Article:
An aerial of the Explosion Craters area in Queen Elizabeth National Park, Uganda.
Photography by Joel Sartore
Whoa? Explosion Craters area? Explains All About Uganda:
Explosion craters they are called because in their hey days eruptions were so violent that rather than piling debris around their vents like some volcanoes, they spewed ash and rock far and wide. Today, they are mostly crater (extinct) although some still emit sulphurous smells.
Click here to learn more about the ones in the picture! —Sarah
The United Nations says today symbolically marks the moment when the world’s population reaches 7 billion. A little more than two centuries ago, the global population was 1 billion. How did it grow so big so fast? With the help of a sound montage and video, it gets a little easier to see how the Earth can produce that kind of a crowd.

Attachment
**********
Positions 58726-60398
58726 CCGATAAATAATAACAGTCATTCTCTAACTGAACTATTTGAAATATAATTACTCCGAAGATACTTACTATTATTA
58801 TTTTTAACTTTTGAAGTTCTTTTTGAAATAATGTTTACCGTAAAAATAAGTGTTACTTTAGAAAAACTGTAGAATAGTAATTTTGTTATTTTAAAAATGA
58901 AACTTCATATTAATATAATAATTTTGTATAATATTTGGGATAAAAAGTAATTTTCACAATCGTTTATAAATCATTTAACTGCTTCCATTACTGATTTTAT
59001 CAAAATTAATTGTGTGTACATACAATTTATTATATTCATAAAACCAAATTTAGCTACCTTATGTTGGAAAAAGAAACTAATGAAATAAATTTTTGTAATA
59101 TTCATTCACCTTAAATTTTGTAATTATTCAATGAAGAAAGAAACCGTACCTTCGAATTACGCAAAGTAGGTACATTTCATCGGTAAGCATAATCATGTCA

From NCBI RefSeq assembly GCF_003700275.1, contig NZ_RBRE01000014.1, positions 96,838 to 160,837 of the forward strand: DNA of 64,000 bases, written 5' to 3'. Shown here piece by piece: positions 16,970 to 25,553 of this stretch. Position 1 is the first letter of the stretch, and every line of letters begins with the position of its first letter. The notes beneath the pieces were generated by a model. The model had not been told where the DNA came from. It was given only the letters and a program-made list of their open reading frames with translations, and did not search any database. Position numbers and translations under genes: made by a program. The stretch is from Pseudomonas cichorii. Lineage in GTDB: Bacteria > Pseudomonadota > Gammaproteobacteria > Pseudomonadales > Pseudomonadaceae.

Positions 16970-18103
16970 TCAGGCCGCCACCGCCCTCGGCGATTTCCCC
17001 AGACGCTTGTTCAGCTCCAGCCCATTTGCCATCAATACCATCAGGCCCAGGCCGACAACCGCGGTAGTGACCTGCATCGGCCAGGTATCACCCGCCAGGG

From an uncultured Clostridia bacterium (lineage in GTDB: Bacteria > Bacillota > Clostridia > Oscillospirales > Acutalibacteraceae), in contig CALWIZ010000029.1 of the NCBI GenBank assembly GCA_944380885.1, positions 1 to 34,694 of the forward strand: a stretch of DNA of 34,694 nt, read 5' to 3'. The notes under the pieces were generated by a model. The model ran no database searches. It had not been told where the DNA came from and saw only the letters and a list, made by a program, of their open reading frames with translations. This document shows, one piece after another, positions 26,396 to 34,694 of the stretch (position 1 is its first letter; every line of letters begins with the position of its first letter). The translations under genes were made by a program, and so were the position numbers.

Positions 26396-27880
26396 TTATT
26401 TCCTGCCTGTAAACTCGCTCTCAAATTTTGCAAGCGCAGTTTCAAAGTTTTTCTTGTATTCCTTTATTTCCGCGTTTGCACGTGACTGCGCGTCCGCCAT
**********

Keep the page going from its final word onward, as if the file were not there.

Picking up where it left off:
Watch our video: 7 Billion: How Did We Get So Big So Fast
Photo: Adam Cole, Maggie Starbard / NPR
I’m a 16 year old kid from Canada. I want to study political science. I wear the mask because I am afraid the picture could stop me from getting a job as a politician. I’m afraid I won’t be able to get a job anyway since I have a conscience.
The mask is plastic. The idea is much much more. We are the 99%